Harvard Student(s) Answering Your Questions

A forum for applicants and admitted students to ask law students and graduates about law school and the practice of law.
despina
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Re: Harvard Student(s) Answering Your Questions

Postby despina » Mon Nov 02, 2015 12:08 pm

heythatslife wrote:
Ericwa wrote:As far as EIP, anyone has any idea how international students do? Do they have significant disadvantages? Thanks!

I have no stats to back up my claim, but everyone I know (myself included) has done pretty well, at least in major markets (but then again, international students do tend to self-select into major markets). So don't worry about your citizenship status, focus on your grades and interviewing skills, and you'll do fine.


Generally agree that international students do well at EIP. But I wouldn't go so far as to say "don't worry about your citizenship status." As I think I've written before on this thread, I've been surprised that HLS really does not explain the major problem that international law students have: a law degree, generally, is NOT a path to a green card (permanent residence). You can work for up to 6 years on an H-1B visa, but:
1. The firm has to be willing to pay for the costs associated with the visa, which isn't cheap. Big firms generally do this, but nonprofits, small firms, etc can't.
2. There is an annual cap for new H-1B visas, and every year thousands of otherwise eligible people just don't get a visa. Even if your firm is willing to sponsor you, and submits the application, you just might not get the visa.
3. Even if you do get the H-1B visa, it's limited to 6 years unless your company files a green card application for you. If you ever want to change jobs, your new company has to be willing to file a new petition for you (and pay the associated costs).
4. In most cases, to sponsor an employee for a green card, the employer has to go through the motions of recruiting for the employee's job, and show that there are NO Americans able and willing to do that job, at the prevailing wage. This just isn't possible for most lawyers unless you have a VERY rare specialty. This means that generally, it is VERY DIFFICULT to get an employment-based green card for a lawyer. If you happen to be the special snowflake who qualifies, the process still takes several years, or decades if you're from China or India.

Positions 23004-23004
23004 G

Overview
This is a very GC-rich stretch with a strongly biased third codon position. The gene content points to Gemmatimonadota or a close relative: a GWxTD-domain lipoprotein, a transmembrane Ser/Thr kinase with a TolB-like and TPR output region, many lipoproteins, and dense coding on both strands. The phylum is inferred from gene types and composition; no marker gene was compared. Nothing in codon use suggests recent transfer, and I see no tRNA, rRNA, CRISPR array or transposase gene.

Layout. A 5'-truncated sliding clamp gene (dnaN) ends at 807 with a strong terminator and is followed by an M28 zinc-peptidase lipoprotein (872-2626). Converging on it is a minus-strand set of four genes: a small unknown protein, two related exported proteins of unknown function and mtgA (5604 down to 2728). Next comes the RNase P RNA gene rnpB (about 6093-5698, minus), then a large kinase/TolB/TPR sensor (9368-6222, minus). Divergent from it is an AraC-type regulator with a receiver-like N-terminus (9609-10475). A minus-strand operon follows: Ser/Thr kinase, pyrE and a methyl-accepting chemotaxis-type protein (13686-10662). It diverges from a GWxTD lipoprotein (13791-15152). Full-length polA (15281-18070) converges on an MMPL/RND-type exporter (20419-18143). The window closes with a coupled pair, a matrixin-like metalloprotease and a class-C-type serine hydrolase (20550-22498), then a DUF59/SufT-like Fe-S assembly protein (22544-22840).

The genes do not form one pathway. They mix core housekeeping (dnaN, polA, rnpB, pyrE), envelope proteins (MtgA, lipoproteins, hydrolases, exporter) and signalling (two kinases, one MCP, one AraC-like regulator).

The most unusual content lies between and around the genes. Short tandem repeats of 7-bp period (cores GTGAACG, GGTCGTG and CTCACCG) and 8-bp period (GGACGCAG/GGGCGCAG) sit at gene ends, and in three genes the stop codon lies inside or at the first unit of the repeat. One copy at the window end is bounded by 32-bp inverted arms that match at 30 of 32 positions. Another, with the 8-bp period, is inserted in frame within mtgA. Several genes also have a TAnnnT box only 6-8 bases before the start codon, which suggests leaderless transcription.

5. Therefore, an international student who wants to live permanently in the US as a lawyer better have another pathway to permanent residence -- generally, through marriage or another family connection. Some international students have a qualifying relative to sponsor them, but many don't.

(general disclaimer that this is just general info and NOT legal advice; also keep in mind that Canadians and Mexicans are in a slightly better position because they can get a TN visa)

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heythatslife
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Re: Harvard Student(s) Answering Your Questions

Postby heythatslife » Mon Nov 02, 2015 3:04 pm

Well yeah, I am aware of and agree with all of the above but the poster was asking about EIP so I meant to qualify the scope of my answer to the job search process. I thought that much was clear.

despina
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Re: Harvard Student(s) Answering Your Questions

Postby despina » Mon Nov 02, 2015 11:35 pm

Understood, and sorry if my rant was uncalled for! I was just surprised how many of my international student friends were under the misunderstanding that "If I go to HLS, I'm guaranteed a good job, and therefore I can stay in the US indefinitely."

AmazingReadingRace
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Re: Harvard Student(s) Answering Your Questions

Postby AmazingReadingRace » Tue Nov 03, 2015 7:21 pm

Had an appointment with OCS today. According to the advisor I spoked to, 1L firm jobs (outside Texas) are nearly impossible to get unless for people eligible for diversity programs or with solid working experience in certain areas. If falling out of these categories, is it unwise to spend a lot of time and efforts finding firm jobs? Is it a good or bad idea to focus my attention on small/middle-size firms?

lawlorbust
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Re: Harvard Student(s) Answering Your Questions

Postby lawlorbust » Tue Nov 03, 2015 7:54 pm

AmazingReadingRace wrote:Had an appointment with OCS today. According to the advisor I spoked to, 1L firm jobs (outside Texas) are nearly impossible to get unless for people eligible for diversity programs or with solid working experience in certain areas. If falling out of these categories, is it unwise to spend a lot of time and efforts finding firm jobs? Is it a good or bad idea to focus my attention on small/middle-size firms?